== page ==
Category Development and Future Value meet up in a typical Marketing Budget Experiments project.
I commonly develop twelve-month future demand projections for customers with varying attributes in a first purchase. I build a Logistic Regression model to predict how likely a first-time buyer is to purchase again next year ... and I build an Ordinary Least Squares Regression model to predict how much a first-time buyer will spend in the next year if the customer repurchases. Coefficients from both models are input into a spreadsheet so I can experiment with various customer attributes.
Essentially, I have a series of predictive inputs ... AOV on a first order, items purchased on a first order, share of demand from new items, share of demand from items selling below their historical average price point, month of first purchase are all included on the left side of the image above. The middle set of coefficients represent different merchandise categories that the customer could purchase from. The right-side set of coefficients represent different marketing channels that the customer purchased from in a first order.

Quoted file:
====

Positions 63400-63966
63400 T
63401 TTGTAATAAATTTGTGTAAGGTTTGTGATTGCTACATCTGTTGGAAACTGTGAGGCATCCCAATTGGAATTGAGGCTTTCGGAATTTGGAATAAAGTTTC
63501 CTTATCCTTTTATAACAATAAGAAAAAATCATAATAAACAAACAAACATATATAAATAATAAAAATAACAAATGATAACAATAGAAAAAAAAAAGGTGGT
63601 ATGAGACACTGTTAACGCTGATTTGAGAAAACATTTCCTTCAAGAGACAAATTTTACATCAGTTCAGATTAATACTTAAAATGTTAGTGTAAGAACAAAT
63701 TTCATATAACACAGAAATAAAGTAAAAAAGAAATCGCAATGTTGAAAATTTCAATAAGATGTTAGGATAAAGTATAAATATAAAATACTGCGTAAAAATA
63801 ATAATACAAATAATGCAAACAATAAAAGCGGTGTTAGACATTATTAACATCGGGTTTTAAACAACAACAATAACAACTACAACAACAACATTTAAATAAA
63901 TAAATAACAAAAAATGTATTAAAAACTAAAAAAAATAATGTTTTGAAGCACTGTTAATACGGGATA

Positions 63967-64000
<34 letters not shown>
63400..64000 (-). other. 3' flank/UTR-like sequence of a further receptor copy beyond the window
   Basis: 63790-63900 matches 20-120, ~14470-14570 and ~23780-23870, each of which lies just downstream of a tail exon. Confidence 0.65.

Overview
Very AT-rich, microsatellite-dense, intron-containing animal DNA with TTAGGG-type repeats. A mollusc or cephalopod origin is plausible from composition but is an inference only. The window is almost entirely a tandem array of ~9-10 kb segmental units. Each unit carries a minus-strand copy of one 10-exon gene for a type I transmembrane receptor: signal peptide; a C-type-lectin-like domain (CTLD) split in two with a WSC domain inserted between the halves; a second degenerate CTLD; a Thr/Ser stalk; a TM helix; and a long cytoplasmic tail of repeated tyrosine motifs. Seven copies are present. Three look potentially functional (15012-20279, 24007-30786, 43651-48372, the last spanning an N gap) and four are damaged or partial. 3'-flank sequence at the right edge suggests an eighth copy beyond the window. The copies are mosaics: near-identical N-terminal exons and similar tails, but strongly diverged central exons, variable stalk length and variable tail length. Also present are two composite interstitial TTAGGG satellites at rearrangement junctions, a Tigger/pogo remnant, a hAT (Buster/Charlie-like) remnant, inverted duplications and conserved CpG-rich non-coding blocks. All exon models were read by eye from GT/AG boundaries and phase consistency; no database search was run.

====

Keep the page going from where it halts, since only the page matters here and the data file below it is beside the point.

So, this customer spent $100 on three items, buying only existing items at/above the historical price point of the items purchased. The order was in August, the customer bought from Category 19, and the customer bought from Marketing Channel 4 (which in this case was email marketing).
- 43.9% chance of buying again next year.
- $185.08 spent if the customer buys again during the next year.
- $81.18 future demand value.
The data is only useful if we compare the customer to another customer, correct?
Let's say that the attributes are identical, but instead of the customer being acquired in August the customer is acquired in December. Does the story change?
- 42.1% chance of buying again next year.
- $153.99 spent if the customer buys again during the next year.
- $64.90 future demand value.
Acquire a customer in August and get $81.18 in future demand value.
Acquire a comparable customer in December and get $64.90 in future demand value.
The foundation of Marketing Budget Experiments is this work ... we first need to understand how valuable different customers are. Once we understand how valuable the customers are, we can simulate five-year customer value and determine the optimal monthly marketing spend to achieve our business goals. And yes, Category Development plays a key role here ... we'll see later this week how important different Categories are to building high-value customers.
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